IBB News Releases
- Iowa Biodiesel Board Urges EPA to Reconsider Future Renewable Fuel Standard Growth
Iowa Biodiesel Board Urges EPA to Reconsider Future Renewable Fuel Standard Growth
January 10, 2023
ANKENY, Iowa – Today Grant Kimberley, executive director of the Iowa Biodiesel Board, testified before the U.S. Environmental Protection Agency at a Public Hearing on the Proposed Renewable Fuel Standards Rule for 2023, 2024, and 2025. His testimony was as follows:
“Good morning, I am Grant Kimberley, executive director of the Iowa Biodiesel Board, and serve as the director of market development for the Iowa Soybean Association. I also farm soybeans and corn in Iowa.
“Iowa has always been a leader of biodiesel production, and a leader in oilseed processing. Based in part on the promise of a growing biofuels market, significant investments have occurred in feedstock infrastructure, like new soybean crushing plants. EPA’s proposed volumes would put those in jeopardy.
“Iowa’s 11 biodiesel plants, which have a proven history of generating economic growth and jobs while reducing the nation’s carbon footprint, also stand to lose under this proposal. Our state’s rural economy and Iowa soybean farmers, who rely on stable commodity markets, also come up short if this proposal is finalized. Here’s some economic perspective: A recent study by LMC found that based on 2021 figures, the biodiesel sector provides over $4 billion in economic activity and sustains more than 10,500 total jobs in Iowa.
“In addition to being a biodiesel leader, Iowa is also a leading producer of animal agriculture. The biodiesel industry remains important to animal agriculture, as growth in soy oil markets benefits those who use soy meal. Every additional bushel of soybeans processed in the U.S. increases supplies of protein, which is a primary input cost for many of the items consumers buy in the grocery store, including meat. Recent market reactions support the notion that increased use of soybean oil for biodiesel and renewable diesel production affects supplies and the price of soybean meal. Simply stated, more meal supplies will lower the relative cost to produce staples like pork, chicken, turkey, egg, dairy, and even plant-based alternatives. A strong RVO helps keep the prices of these protein products affordable on tables across the globe.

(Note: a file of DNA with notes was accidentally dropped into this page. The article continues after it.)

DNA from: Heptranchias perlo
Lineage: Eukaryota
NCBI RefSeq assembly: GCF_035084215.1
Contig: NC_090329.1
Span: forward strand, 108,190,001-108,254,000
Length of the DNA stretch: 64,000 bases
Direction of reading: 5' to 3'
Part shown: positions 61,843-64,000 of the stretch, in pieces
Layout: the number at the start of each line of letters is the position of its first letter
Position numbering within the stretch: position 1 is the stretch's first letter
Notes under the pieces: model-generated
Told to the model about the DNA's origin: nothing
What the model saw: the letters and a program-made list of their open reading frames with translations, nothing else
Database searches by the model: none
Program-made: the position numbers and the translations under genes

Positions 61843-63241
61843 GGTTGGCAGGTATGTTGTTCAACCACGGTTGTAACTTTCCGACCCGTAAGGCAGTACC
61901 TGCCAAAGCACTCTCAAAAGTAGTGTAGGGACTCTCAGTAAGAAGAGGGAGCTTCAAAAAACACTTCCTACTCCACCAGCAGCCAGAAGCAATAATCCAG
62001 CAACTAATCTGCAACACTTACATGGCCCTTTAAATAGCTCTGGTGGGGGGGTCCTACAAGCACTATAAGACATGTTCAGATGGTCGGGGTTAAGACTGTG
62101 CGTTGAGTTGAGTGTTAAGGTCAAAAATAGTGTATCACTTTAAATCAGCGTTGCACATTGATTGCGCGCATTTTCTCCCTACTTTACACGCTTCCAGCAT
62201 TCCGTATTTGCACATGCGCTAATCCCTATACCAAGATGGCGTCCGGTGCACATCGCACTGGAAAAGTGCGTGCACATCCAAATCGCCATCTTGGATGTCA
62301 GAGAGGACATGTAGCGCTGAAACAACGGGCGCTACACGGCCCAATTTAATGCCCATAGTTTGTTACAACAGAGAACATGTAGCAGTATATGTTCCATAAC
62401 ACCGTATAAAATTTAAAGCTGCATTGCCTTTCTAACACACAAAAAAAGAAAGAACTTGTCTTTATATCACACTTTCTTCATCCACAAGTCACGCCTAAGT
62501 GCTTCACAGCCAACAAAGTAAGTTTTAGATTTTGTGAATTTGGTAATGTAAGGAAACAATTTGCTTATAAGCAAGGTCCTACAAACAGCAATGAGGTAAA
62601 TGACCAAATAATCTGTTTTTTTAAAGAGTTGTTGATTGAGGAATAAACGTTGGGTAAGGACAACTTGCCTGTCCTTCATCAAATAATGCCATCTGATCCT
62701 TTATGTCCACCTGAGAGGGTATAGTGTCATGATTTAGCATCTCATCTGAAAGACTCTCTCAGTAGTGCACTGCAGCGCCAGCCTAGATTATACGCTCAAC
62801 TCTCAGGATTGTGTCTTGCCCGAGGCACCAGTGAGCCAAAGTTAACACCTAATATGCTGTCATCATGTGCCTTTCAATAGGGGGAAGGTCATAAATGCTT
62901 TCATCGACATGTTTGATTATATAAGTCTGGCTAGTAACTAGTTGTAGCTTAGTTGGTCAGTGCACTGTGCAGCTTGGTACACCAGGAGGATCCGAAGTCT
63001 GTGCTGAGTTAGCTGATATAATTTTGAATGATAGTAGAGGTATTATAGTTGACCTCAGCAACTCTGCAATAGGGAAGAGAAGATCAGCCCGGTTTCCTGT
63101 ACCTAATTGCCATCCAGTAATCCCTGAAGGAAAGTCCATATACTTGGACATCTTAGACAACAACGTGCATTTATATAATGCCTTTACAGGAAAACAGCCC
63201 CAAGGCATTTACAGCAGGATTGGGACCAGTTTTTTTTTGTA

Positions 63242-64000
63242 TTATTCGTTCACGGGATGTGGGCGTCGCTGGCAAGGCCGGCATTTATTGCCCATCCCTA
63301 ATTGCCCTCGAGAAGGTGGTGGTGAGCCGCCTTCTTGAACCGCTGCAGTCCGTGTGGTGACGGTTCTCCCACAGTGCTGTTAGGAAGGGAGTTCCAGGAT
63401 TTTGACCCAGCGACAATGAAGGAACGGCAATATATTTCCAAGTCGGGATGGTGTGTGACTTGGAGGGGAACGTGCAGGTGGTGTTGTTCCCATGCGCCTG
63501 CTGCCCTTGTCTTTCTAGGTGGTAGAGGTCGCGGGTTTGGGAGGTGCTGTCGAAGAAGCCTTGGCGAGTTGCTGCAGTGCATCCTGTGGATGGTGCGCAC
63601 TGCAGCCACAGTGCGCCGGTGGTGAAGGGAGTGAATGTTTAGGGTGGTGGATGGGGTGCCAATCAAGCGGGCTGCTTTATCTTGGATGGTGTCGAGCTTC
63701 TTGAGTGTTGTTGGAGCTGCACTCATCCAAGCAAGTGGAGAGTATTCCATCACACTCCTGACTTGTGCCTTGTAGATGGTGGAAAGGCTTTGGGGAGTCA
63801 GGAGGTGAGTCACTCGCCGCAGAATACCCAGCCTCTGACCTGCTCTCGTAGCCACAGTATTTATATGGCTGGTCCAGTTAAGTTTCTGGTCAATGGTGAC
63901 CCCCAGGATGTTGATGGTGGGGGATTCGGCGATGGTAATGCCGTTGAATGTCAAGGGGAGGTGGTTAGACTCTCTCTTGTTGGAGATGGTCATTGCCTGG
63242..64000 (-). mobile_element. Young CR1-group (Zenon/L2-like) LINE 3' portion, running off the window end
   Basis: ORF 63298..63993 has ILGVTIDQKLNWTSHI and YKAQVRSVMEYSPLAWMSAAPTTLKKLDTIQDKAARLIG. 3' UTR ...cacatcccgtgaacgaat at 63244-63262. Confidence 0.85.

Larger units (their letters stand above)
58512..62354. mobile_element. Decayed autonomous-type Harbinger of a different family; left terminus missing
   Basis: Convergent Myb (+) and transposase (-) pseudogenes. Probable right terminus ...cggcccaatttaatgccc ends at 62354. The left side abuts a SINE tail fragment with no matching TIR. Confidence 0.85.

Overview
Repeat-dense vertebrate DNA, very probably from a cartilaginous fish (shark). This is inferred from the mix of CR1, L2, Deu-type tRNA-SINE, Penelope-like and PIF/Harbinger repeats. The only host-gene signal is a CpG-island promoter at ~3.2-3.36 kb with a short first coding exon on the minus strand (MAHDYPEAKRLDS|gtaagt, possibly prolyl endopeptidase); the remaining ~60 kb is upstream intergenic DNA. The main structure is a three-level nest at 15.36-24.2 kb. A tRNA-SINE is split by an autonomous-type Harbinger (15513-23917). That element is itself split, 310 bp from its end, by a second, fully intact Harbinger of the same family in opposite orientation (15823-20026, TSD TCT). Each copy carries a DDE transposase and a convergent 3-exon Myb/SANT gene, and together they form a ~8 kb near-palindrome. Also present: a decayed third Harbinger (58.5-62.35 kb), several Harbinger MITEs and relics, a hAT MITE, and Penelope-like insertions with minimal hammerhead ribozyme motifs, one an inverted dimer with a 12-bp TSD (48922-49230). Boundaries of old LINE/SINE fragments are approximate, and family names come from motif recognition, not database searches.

“While soybean oil is only one feedstock option, and growth is expected with other feedstocks as well, increased supplies of soybean oil justify an increased RVO for the 2023 to 2025 timeframe. The negligible increase that EPA proposed will send negative signals to the market and impact existing announcements and future investments. In the immediate reaction to the proposed rule, we have already seen soybean oil prices fall by 18%, and soybean meal prices rise by 8%. Those changes in the market are felt throughout the entire economy.
“The proposed volumes for biomass-based diesel and overall advanced biofuel volumes through 2025 are not consistent with the industry’s projected growth, or with the Administration’s own goals to reduce greenhouse gas emissions. Sending the right market signals through increased volumes, in contrast to what EPA currently proposes, would boost our state’s rural economy and Iowa soybean farmers, who rely on strong commodity demand to support their livelihoods and feed the world.”